Last Tuesday, Marylanders casted their ballots for the statewide offices of Governor, Attorney General, and Comptroller. While many of the election results were widely anticipated by most major polls, Maryland’s incoming Governor surprised many Montgomery County voters.
Democrat Peter Franchot won reelection for Comptroller over Republican candidate William Campbell, with 62.5 percent of voters picking Franchot, who found his strongest support in Prince George’s County with over 180,000 votes, followed by Montgomery County and Baltimore County. Franchot, who once represented Takoma Park in the state legislature, was elected Comptroller for the third time. The Comptroller oversees and manages the state budget, pays state employees, collects state taxes and audits taxpayers, and prepares the financial reports of the state government.
Democrat Brian Frosh won election for Attorney General. With strong support in Montgomery County and Prince George’s County, Frosh gained an overall 55.5 percent of votes. After over 25 years of experience in the Maryland legislature representing southern Montgomery County, Frosh began his campaign for Attorney General in January, winning a primary campaign against Baltimore County Delegate Jon Cardin.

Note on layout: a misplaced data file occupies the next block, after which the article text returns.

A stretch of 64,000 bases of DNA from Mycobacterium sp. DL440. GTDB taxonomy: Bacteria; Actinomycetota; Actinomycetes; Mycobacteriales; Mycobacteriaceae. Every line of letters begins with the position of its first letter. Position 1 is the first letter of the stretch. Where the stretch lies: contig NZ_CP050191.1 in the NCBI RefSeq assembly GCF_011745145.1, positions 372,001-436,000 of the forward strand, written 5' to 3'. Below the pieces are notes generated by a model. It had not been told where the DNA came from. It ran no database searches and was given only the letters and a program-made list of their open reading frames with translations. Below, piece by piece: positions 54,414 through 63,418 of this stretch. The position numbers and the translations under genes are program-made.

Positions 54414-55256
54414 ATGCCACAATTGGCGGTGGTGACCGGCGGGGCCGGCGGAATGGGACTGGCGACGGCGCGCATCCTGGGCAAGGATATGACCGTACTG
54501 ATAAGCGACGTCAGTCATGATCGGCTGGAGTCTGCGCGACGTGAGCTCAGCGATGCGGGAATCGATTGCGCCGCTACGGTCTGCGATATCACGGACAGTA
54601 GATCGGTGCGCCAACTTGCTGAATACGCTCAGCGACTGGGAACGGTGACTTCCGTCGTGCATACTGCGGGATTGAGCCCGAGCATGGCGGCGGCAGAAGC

The most surprising outcome of the election was the election of the Governor, won by Republican candidate Larry Hogan against Democrat and Lieutenant-Governor Anthony Brown with 51.4 percent to 46.9 percent. Hogan launched his campaign from his organization, called Change Maryland, which advocated for lower taxes and reduced state government spending. With a Republican Governor taking office, Maryland will, for the first time in seven years, have a government divided between the executive branch and the overwhelmingly Democratic legislature.
“I think the result of the election was due to lack of voter turnout. Maryland is generally a Democratic state. I’m not sure what type of change the new governor is going to bring… [but] I’m hoping he recognizes important issues affecting students right now, such as SMOB voting rights and school construction,” said Omisa Jinsi, a freshman at Churchill High School in Potomac.
However, Wootton senior Ben Feshbach is more optimistic. “The O’Malley Administration has been, in a number of ways, not nearly as respectful to Montgomery County’s needs as it should be, especially when it comes to funding for our schools… there will be a paradigm shift in the politicians’ education policy. Hopefully Montgomery County’s representatives in Annapolis will play the political climate well and the shift will benefit MCPS.”
Article by Iman Durrani, MoCo Student press correspondent